Sometimes you have to put aside the extended epics and experience the simple pleasure of a nicely crafted pop song. With that in mind, here’s a playlist of recently released pop-like songs that prog-lovers can enjoy without guilt:
1. Sound Of Contact: “Not Coming Down”. Coming from their extraordinary album, Dimensionaut, this catchy tune has all the right ingredients: wall-of-sound production, rich vocal harmonies, an eminently hummable chorus, and they even sneak in a Beatlesque bridge. Take a listen, if you don’t believe me:
2. Days Between Stations: “The Man Who Died Two Times”. I’ve written about the wonderful album this track appears on in a previous post, and it features a delightful cameo by XTC’s Colin Moulding. It has an irresistible beat married to an insistent synthesizer riff, with Moulding’s multitracked, wry vocals floating over the controlled chaos. Think classic Alan Parsons Project mashed with 10CC, and you get a glimmer of the genius of this song. Go ahead and spend a buck for the mp3 of it here. You won’t be disappointed.
3. Sanguine Hum: “The Weight of The World”. Okay, this one is almost 15 minutes long, which qualifies it as a genuine epic, but it is so effortlessly melodic and uplifting I have to include it. I’ve always thought Sanguine Hum’s secret influence was Jellyfish, and it’s hard to deny that here. If Jellyfish and “One Size Fits All”- era Mothers of Invention had a child, it would be this track. It lilts, it waltzes, it almost skitters out of control, but it never loses its pop appeal. The first 37 seconds of their promo for the album are taken from this near-perfect song:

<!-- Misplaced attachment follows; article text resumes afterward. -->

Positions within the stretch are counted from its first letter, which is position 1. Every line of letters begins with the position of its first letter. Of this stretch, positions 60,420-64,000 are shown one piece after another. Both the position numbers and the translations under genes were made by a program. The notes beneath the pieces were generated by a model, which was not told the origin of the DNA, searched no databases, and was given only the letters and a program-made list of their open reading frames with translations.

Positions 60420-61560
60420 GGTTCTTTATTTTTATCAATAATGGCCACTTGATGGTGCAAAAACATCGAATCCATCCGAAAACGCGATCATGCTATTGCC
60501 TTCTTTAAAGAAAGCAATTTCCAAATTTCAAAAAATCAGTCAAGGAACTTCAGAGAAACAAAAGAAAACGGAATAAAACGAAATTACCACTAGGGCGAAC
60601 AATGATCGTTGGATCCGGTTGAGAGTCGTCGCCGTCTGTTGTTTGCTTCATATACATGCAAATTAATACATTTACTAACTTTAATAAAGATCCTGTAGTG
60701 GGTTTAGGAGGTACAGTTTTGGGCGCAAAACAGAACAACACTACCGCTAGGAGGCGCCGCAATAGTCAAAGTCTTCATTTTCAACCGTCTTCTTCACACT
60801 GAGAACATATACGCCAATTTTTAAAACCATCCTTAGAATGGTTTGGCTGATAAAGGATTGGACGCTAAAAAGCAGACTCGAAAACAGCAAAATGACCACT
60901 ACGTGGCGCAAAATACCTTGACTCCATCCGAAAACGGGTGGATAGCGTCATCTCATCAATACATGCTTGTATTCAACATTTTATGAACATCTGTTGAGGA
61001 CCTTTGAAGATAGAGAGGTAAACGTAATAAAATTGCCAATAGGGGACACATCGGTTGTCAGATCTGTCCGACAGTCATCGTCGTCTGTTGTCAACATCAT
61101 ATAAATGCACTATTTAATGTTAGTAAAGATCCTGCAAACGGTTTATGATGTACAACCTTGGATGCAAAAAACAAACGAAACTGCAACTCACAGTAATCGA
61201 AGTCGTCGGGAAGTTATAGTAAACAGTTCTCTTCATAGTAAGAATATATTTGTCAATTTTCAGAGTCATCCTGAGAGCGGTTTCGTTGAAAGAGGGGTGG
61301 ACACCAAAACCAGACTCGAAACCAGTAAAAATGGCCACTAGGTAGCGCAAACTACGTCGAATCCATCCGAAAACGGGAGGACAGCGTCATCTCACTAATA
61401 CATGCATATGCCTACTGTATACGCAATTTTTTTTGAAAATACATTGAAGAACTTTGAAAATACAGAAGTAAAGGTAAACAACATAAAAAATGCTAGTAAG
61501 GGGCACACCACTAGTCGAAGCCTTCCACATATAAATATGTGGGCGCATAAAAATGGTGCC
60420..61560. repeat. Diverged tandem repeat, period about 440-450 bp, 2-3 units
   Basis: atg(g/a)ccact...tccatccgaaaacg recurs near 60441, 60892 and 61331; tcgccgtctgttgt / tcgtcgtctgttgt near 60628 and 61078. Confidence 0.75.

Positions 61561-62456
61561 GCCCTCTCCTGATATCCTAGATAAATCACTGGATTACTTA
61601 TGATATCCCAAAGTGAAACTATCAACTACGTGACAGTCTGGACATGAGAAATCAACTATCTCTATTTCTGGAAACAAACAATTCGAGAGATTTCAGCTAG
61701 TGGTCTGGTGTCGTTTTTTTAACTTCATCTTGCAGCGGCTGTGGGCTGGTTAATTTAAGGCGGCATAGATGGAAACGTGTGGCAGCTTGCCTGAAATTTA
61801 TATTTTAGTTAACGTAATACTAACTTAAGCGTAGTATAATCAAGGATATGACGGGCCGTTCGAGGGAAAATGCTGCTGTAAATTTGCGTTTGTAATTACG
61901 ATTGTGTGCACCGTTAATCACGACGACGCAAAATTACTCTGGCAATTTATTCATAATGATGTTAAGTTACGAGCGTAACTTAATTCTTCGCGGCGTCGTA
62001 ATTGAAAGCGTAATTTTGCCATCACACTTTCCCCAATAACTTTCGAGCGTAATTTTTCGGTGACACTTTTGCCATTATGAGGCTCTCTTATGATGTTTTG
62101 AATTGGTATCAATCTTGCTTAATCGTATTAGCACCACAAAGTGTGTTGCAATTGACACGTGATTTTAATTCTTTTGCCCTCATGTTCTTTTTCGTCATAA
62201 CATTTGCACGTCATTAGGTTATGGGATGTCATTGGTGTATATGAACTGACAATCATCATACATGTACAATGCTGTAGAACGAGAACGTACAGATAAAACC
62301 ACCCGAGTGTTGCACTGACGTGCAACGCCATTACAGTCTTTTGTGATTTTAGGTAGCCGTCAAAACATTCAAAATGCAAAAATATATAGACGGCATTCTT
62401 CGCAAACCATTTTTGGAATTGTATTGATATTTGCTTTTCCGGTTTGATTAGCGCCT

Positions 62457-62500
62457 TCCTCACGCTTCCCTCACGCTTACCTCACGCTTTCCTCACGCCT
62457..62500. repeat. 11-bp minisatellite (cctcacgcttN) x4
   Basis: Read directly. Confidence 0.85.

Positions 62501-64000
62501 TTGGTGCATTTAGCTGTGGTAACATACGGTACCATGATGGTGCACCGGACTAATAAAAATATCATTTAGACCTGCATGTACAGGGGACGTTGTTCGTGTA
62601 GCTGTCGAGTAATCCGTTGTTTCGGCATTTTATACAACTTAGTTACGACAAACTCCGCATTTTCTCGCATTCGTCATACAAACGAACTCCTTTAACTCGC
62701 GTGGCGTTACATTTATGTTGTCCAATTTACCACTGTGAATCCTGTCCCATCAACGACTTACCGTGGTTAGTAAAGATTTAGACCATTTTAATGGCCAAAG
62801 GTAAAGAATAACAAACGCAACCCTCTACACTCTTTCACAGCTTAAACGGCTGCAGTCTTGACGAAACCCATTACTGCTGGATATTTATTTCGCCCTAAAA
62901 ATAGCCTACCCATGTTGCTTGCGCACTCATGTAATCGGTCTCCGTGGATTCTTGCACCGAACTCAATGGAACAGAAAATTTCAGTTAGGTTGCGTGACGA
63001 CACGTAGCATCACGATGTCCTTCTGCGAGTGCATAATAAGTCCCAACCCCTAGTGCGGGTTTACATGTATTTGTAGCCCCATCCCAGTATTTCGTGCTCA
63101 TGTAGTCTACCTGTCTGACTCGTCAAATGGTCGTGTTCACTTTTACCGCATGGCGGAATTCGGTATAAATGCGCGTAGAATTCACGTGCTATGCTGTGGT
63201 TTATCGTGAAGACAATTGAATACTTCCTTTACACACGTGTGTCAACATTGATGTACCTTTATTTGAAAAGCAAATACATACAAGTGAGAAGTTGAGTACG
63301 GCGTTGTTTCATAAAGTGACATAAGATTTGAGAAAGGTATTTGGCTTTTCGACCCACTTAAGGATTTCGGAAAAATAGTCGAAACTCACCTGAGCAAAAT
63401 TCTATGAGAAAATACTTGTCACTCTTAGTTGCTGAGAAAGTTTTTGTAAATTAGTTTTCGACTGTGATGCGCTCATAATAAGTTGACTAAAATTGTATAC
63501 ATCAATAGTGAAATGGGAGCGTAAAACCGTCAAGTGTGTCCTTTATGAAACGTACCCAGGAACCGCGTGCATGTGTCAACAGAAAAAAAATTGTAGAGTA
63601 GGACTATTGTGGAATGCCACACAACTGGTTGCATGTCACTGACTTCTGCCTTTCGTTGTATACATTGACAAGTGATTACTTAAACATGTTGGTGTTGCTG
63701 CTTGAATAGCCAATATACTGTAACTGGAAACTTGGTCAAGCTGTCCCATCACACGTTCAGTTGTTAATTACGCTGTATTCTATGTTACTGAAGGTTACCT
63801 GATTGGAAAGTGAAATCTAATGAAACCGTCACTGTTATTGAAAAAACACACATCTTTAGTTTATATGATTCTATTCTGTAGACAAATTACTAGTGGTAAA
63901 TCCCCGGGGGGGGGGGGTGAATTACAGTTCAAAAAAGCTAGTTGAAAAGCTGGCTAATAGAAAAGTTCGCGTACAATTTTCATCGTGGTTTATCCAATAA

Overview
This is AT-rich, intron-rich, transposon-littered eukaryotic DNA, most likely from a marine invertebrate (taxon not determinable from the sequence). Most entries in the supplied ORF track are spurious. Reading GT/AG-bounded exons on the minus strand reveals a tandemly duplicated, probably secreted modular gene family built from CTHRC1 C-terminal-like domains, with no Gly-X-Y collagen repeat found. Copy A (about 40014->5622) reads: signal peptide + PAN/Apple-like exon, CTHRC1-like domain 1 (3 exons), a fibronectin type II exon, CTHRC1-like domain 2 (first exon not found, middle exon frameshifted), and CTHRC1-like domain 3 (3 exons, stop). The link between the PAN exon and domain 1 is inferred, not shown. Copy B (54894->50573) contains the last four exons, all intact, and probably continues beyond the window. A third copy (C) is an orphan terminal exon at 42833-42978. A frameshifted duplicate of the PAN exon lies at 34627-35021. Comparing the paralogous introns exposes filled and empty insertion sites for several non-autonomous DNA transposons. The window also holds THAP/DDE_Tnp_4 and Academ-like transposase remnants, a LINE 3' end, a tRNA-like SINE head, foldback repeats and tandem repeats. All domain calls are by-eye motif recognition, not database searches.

4. Big Big Train: “Uncle Jack”. I defy anyone to listen to this song and not end up grinning ear to ear. A jaunty tempo provides a fertile bed for lush vocals that sing the joy of taking a walk outdoors. And when the counter-melody hits at 2:40, you’re transported to paradise. Listen below (but buy the whole album, English Electric Part One):
5. Arjen Lucassen: “E-Police”. It can’t be an accident that Lucassen’s “E-Police” recalls the glories of late-70s Cheap Trick (“Dream Police”?). A big helping of glam rock that will leave you hitting Repeat on your player.
6. Gazpacho: “Mary Celeste”. A Norwegian band does Celtic music, and creates a pop masterpiece. A delicate intro on mandolin and piano blossoms into a full-blown production that includes accordion, guitars, violin, and masterful vocals. It doesn’t hurt that the melody compels you to get up and move.
So there you have it – a playlist that you can use to seduce your friends who are woefully ignorant of prog into the beauty of that genre, or one that you can use yourself when the occasion calls for some sing-at-the-top-of-your-lungs music. Enjoy.